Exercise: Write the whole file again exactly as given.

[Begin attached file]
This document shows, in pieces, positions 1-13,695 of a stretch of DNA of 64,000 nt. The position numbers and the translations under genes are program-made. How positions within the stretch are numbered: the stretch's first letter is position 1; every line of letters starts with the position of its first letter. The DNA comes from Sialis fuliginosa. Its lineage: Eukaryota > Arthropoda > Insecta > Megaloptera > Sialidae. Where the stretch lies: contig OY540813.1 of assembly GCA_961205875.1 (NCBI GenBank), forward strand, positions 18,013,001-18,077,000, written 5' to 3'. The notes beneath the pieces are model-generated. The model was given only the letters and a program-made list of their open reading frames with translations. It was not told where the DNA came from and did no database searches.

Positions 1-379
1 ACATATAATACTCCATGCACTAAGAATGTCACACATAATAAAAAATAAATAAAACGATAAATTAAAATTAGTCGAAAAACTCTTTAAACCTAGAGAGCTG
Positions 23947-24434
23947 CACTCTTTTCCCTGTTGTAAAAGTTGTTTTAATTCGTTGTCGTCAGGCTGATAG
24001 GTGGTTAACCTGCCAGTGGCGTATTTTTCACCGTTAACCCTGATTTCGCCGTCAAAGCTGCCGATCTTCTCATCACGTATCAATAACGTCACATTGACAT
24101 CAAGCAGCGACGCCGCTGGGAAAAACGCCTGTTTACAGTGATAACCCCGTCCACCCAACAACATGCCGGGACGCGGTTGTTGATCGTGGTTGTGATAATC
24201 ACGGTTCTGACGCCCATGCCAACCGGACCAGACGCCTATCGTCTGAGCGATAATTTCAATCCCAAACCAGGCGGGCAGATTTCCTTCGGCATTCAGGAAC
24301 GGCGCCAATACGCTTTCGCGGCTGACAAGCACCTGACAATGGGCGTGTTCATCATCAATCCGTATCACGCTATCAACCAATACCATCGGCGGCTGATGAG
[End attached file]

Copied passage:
This document shows, in pieces, positions 1-13,695 of a stretch of DNA of 64,000 nt. The position numbers and the translations under genes are program-made. How positions within the stretch are numbered: the stretch's first letter is position 1; every line of letters starts with the position of its first letter. The DNA comes from Sialis fuliginosa. Its lineage: Eukaryota > Arthropoda > Insecta > Megaloptera > Sialidae. Where the stretch lies: contig OY540813.1 of assembly GCA_961205875.1 (NCBI GenBank), forward strand, positions 18,013,001-18,077,000, written 5' to 3'. The notes beneath the pieces are model-generated. The model was given only the letters and a program-made list of their open reading frames with translations. It was not told where the DNA came from and did no database searches.

Positions 1-379
1 ACATATAATACTCCATGCACTAAGAATGTCACACATAATAAAAAATAAATAAAACGATAAATTAAAATTAGTCGAAAAACTCTTTAAACCTAGAGAGCTG
Positions 23947-24434
23947 CACTCTTTTCCCTGTTGTAAAAGTTGTTTTAATTCGTTGTCGTCAGGCTGATAG
24001 GTGGTTAACCTGCCAGTGGCGTATTTTTCACCGTTAACCCTGATTTCGCCGTCAAAGCTGCCGATCTTCTCATCACGTATCAATAACGTCACATTGACAT
24101 CAAGCAGCGACGCCGCTGGGAAAAACGCCTGTTTACAGTGATAACCCCGTCCACCCAACAACATGCCGGGACGCGGTTGTTGATCGTGGTTGTGATAATC
24201 ACGGTTCTGACGCCCATGCCAACCGGACCAGACGCCTATCGTCTGAGCGATAATTTCAATCCCAAACCAGGCGGGCAGATTTCCTTCGGCATTCAGGAAC
24301 GGCGCCAATACGCTTTCGCGGCTGACAAGCACCTGACAATGGGCGTGTTCATCATCAATCCGTATCACGCTATCAACCAATACCATCGGCGGCTGATGAG